“We support each other academically and emotionally,” Ricketts said.
Arrington said, “Futures helps foster that [family dynamic] through the programs they offer outside of the classroom as well. Futures, at the office, hosts a number of clubs and events that help foster our family.”
Philadelphia Futures offers a wide variety of support, ranging from finding ways to make the application process easier to exploring how to make college more affordable.
Garcia spoke about how one of her most difficult challenges was being the first in the family to go to college. She said her family members knew nothing about college-going and could not offer guidance. Instead, she learned from Philadelphia Futures.
“As I entered college, I knew from freshman year what I wanted, which included study abroad, leadership opportunities on campus [being a residential assistant], and generally knowing what to look for on campus,” Garcia said.
Catala said: “Futures made [college] more of a reality instead of an idea. They helped me going to college, preparing for college, applying for college, getting scholarships, helping me understand class schedules, [and] offering advice into career-building.”
Ricketts and Arrington also spoke about Young Men’s Initiative and Young Women Rising, two programs geared toward making connections, becoming financially literate, and raising awareness about issues such as masculinity and cultivating women’s voices. They also discussed outside funding opportunities like Suit Her Up and Suit Him Up, which provide money for students to buy business casual and business formal clothing. Futures students can access them through Dress for Success appeals.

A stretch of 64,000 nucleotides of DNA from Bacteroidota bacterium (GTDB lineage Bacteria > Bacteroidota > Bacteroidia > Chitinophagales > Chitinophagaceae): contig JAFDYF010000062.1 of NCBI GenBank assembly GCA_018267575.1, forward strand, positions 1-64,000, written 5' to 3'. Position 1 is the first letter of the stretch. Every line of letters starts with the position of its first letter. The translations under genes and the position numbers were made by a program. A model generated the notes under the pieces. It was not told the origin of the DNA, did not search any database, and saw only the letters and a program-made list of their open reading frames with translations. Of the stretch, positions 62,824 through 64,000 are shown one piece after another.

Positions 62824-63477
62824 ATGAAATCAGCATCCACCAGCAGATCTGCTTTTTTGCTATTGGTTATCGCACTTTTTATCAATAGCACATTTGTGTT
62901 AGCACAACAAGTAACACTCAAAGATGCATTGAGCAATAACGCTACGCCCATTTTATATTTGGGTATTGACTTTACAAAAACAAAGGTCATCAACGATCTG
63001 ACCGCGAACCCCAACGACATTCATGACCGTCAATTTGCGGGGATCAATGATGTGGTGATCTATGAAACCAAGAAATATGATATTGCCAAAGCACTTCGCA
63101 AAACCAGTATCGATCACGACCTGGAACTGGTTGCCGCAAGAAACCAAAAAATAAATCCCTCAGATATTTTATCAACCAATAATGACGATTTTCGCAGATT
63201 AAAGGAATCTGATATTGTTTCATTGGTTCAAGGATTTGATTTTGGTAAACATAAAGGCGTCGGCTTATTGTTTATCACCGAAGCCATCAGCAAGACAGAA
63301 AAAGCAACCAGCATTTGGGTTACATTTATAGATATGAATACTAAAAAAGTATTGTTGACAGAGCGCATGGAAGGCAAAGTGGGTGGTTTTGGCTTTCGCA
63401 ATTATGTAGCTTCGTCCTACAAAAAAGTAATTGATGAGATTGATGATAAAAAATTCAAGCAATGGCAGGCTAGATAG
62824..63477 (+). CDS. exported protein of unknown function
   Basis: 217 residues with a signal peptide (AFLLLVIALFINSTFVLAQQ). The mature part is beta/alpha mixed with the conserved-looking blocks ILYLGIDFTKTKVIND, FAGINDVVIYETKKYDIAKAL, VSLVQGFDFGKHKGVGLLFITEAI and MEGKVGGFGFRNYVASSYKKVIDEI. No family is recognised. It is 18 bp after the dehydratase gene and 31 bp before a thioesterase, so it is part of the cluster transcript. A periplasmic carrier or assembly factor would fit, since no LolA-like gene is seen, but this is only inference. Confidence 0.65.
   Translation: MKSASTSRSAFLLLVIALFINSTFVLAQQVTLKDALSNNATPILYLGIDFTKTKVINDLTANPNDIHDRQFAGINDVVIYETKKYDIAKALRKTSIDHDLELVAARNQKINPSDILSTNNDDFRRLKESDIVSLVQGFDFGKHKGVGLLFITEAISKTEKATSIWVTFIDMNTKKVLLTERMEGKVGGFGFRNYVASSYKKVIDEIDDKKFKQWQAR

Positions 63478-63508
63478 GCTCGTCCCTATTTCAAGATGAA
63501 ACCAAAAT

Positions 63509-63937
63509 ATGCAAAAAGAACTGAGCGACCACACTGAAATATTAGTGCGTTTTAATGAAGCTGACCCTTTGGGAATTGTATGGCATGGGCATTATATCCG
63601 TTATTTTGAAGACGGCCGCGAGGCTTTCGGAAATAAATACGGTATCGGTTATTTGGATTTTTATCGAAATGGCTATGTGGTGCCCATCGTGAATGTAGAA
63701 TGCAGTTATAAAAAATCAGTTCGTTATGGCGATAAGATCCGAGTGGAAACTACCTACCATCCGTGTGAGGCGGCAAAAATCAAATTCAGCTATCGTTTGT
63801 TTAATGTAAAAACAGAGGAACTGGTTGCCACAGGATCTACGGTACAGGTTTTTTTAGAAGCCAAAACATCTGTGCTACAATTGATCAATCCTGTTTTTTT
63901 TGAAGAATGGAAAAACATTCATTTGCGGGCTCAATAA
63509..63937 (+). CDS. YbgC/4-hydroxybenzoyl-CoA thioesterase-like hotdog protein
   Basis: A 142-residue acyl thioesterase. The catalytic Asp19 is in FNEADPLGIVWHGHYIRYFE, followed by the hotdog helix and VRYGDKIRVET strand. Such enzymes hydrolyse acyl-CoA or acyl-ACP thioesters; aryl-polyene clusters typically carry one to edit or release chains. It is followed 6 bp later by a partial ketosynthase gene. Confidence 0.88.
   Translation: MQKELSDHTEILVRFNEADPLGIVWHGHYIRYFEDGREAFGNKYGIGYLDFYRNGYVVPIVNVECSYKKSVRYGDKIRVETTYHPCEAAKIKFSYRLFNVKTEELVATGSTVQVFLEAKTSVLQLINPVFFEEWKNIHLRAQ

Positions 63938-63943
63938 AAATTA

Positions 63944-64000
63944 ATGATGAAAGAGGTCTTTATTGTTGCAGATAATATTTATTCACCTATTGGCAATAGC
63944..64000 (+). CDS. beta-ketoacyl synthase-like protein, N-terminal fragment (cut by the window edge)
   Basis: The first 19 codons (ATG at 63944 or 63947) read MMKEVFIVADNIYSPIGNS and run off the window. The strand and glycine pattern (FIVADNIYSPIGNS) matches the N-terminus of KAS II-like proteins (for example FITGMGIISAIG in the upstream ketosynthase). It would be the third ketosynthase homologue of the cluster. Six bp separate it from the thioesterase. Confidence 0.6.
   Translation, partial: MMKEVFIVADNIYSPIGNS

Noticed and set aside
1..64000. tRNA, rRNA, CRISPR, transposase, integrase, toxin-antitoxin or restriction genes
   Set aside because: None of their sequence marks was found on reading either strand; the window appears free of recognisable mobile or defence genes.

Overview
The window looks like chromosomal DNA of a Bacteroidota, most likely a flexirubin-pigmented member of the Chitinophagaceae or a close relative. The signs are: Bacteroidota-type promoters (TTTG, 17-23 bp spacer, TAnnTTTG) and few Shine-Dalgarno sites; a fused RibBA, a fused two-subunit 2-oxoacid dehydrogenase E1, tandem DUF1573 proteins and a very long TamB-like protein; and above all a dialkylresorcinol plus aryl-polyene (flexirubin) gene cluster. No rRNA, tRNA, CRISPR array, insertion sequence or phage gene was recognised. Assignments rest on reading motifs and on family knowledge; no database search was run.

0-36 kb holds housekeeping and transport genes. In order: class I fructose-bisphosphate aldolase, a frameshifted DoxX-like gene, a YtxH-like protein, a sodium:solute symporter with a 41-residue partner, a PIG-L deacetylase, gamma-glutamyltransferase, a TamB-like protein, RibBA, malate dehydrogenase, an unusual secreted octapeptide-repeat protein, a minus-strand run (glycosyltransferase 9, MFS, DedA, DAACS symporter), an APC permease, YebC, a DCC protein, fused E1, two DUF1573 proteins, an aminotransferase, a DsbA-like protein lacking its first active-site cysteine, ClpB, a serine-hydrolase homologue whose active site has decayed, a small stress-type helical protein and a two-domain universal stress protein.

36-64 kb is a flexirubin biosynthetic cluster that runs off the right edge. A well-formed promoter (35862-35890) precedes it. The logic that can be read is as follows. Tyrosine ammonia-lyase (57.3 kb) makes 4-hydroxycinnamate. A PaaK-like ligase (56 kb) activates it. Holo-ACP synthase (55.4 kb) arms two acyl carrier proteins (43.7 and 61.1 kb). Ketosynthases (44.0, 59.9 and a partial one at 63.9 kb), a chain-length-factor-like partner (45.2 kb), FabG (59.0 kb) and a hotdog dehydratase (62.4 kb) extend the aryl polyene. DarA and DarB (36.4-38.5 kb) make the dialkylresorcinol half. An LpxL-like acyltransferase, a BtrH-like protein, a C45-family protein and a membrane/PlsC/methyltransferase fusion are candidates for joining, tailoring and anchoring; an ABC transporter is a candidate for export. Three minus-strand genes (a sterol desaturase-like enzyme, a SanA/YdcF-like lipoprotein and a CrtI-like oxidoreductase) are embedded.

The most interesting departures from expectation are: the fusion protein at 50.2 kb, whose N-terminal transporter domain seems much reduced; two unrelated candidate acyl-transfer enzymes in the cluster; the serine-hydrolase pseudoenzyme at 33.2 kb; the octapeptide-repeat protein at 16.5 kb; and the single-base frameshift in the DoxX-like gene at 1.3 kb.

Ricketts and Arrington spoke about the tangible rewards that came out of Futures and how the programs do a good job not just preparing them through the college application process, but also preparing them by providing physical resources.
At the ceremony, the organization also took time to honor Marciene Mattleman, the founder of Philadelphia Futures, who died in March. They gave her a posthumous Hats Off to You award, which is dedicated to those who present outstanding, long-term, and significant contributions to the mission of Philadelphia Futures.
The new Marciene Mattleman Perseverance Award is dedicated to the students whose diligence enables them to complete college despite personal hardships.
It was awarded this year to two students, Raegan Gawronski, who graduated from Gettysburg College, and Ebony Brown, who graduated from Bloomsburg University.
As the high school students move on to their next big step, they spoke a bit about what they were planning to do. Ricketts is interested in being a business consultant or a sports psychologist, leading him to want to study psychology. Arrington is uncertain about a major, but wants to delve into women’s studies, gender studies, black studies, and psychology.
Arrington said she is looking forward to being able to concentrate on her interests. “One thing about college is that I can learn as much as I want about what I want,” she said, “rather than a little bit about everything.”